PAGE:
Following On 2013’s Legislative Efforts, Texas Lawmakers Aim To Decriminalize Student Truancy

Nov 17, 2014

A Republican state lawmaker is hoping to decriminalize Texas students’ learning experience. Rep. James White’s bill, will decriminalize truancy laws and require schools to find a way to incentivize attendance and student learning.

In 2013, school officials, nonprofits, and even the then-Chief Justice for the Texas Supreme Court, worked with state lawmakers to get a bill that banned school resource officers from issuing misdemeanor tickets to students “disrupting class,” signed into law.  

In 2015, Woodville Republican Rep. James White would like to decriminalize truancy laws that penalize students and their parents for missed school days.

“Look, what we need to do is, we need to incentivize and encourage students to get to school, and we need to do it in a less criminal way,” said White. :11 secs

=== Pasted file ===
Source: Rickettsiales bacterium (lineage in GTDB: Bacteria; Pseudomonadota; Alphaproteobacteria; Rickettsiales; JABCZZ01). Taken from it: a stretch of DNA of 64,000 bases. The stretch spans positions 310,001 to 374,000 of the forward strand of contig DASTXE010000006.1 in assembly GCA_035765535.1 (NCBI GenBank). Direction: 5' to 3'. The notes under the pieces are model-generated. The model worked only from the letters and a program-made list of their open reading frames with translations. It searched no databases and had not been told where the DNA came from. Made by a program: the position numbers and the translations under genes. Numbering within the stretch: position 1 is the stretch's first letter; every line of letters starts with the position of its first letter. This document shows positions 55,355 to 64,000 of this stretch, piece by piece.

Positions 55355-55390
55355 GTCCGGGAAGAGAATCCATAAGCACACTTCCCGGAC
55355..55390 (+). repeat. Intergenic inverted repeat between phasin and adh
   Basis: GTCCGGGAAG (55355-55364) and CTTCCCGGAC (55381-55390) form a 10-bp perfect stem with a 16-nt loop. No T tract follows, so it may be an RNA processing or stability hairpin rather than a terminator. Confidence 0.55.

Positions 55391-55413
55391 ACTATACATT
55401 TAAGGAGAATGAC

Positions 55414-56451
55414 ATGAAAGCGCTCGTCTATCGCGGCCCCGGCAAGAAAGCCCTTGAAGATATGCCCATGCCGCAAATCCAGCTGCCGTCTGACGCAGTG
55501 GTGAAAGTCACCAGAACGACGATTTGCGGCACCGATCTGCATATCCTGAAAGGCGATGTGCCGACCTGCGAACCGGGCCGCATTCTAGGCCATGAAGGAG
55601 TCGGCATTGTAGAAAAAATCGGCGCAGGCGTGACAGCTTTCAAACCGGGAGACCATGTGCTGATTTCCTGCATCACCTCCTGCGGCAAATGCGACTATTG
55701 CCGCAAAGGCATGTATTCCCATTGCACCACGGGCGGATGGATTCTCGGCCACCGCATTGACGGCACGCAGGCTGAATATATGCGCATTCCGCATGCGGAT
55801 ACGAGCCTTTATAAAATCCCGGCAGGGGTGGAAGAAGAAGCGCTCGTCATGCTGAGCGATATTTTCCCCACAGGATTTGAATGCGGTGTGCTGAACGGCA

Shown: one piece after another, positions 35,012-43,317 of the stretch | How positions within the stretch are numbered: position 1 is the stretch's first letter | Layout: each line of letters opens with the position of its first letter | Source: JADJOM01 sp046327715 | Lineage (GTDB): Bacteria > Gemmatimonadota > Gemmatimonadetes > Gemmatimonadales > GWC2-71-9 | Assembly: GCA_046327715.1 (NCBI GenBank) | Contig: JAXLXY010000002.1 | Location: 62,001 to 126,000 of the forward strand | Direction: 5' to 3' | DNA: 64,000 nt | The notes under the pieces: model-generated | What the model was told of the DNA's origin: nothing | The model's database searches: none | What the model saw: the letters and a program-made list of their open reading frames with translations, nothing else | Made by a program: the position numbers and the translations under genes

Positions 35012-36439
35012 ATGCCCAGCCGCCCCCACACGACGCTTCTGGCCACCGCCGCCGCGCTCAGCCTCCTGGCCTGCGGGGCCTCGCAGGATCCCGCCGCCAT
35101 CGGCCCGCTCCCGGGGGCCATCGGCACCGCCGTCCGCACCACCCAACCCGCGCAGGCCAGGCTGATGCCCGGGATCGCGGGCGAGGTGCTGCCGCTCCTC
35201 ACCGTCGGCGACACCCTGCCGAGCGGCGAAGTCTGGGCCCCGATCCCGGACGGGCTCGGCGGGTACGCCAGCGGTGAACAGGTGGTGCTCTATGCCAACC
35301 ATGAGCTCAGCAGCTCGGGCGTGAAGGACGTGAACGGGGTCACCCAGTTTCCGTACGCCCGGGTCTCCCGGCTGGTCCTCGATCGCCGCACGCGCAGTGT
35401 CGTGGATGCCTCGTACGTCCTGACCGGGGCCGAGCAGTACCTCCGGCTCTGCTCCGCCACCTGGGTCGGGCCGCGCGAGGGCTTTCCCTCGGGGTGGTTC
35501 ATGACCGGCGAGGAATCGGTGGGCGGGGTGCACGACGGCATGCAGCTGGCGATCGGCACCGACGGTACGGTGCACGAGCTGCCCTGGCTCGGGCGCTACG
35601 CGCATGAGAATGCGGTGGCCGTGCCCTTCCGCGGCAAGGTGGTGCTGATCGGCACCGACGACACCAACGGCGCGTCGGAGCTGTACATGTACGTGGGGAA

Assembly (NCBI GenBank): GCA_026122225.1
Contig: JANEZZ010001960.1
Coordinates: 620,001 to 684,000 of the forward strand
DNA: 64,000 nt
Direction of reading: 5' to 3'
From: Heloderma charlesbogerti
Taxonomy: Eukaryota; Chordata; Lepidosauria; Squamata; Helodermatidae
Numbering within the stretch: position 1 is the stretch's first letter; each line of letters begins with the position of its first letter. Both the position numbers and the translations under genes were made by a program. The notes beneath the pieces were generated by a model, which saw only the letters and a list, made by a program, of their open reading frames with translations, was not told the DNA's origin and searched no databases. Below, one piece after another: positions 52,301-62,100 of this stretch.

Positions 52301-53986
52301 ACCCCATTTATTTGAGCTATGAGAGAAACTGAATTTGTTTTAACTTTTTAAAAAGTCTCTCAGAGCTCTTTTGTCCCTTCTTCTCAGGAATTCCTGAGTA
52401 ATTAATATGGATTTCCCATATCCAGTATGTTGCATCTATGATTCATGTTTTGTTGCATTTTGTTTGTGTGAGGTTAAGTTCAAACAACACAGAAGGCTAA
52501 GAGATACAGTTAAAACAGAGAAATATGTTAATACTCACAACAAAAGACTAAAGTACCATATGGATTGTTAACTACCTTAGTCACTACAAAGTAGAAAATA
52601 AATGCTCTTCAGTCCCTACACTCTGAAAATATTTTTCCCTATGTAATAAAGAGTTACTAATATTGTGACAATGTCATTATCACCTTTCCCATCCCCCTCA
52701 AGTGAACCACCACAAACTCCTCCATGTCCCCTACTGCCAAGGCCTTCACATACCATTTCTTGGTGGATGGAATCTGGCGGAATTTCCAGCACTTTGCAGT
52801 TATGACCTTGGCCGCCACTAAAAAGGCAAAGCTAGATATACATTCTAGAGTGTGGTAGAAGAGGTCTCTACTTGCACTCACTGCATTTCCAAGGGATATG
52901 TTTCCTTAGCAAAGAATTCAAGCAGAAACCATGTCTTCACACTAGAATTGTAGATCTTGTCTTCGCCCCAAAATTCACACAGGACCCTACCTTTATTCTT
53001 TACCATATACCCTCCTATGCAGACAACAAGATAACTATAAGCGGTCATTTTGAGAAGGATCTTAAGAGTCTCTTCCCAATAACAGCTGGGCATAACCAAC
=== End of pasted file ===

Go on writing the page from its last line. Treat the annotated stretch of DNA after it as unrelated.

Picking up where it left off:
White said, too often, these are children that come from one-parent homes, where their mother or father was holding down more than one job. He said the state needed to work on rehabilitating families.

Jennifer Carreon, with the nonprofit Texas Criminal Justice Coalition, said she couldn’t agree more.

“There are some students dealing with some real life issues that contribute to their absences; for instance: caring for their younger siblings, caring for a disabled guardian, not having a home.” :13 secs

Texas is one of two to three states that still currently lists truancy as a criminal offense.